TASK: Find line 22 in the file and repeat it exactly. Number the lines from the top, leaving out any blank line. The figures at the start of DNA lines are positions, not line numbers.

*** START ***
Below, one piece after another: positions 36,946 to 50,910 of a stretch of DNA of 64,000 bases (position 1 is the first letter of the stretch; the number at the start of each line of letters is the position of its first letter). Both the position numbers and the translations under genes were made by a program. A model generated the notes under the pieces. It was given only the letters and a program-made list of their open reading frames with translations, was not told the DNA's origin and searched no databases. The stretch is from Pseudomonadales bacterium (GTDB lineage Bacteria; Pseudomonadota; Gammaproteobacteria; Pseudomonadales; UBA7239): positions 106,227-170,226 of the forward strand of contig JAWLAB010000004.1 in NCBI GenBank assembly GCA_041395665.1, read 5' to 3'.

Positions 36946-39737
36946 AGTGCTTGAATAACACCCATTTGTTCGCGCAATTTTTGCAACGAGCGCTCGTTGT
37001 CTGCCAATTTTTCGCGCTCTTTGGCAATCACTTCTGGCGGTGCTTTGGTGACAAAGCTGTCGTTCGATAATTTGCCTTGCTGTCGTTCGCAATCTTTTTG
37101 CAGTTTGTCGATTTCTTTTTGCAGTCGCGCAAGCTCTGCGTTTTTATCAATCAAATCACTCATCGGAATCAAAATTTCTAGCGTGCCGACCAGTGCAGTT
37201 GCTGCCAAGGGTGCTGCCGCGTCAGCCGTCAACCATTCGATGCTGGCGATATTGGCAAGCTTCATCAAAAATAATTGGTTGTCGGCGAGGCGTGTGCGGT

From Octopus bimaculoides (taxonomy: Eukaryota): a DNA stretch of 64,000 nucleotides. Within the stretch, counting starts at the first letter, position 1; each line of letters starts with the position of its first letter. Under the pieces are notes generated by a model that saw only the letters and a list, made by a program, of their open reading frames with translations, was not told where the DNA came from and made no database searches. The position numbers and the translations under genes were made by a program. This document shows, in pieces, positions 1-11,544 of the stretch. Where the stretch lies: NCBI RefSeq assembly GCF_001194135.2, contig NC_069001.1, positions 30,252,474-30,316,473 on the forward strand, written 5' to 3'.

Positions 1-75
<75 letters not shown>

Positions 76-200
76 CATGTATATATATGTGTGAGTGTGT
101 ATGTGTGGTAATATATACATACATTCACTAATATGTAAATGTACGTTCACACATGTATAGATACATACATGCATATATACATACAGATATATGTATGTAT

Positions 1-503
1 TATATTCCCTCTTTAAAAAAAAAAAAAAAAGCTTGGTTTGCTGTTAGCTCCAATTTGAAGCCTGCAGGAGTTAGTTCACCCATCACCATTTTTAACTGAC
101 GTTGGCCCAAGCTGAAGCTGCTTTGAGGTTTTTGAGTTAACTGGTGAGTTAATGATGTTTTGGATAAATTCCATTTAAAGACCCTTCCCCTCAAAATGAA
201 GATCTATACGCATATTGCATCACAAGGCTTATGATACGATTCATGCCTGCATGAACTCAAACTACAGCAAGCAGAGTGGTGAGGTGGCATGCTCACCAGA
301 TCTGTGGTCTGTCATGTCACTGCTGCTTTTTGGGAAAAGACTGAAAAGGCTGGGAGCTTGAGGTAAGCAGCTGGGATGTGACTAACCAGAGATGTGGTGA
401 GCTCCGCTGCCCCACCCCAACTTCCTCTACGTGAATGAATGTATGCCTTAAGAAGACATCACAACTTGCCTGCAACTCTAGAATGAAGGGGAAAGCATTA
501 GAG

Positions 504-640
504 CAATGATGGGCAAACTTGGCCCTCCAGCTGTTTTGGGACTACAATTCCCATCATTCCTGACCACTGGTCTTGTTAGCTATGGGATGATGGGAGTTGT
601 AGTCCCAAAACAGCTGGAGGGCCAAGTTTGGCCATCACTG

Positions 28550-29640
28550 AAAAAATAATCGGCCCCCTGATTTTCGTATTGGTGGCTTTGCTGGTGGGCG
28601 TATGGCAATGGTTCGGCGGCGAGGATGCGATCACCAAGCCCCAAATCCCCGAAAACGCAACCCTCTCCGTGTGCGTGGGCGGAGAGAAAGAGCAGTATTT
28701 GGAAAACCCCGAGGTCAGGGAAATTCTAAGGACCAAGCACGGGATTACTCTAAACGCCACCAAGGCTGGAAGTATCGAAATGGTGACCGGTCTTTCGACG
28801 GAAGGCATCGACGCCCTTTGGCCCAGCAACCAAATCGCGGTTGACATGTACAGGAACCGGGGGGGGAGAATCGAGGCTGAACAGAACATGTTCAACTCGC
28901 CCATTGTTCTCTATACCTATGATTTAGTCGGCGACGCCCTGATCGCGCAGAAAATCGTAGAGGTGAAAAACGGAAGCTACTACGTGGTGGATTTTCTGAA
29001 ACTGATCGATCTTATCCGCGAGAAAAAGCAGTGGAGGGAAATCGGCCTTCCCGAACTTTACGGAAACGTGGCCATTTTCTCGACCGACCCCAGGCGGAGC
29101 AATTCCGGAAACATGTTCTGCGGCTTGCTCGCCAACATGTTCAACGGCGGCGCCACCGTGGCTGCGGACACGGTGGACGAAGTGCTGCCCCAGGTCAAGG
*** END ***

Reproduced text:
601 AGTCCCAAAACAGCTGGAGGGCCAAGTTTGGCCATCACTG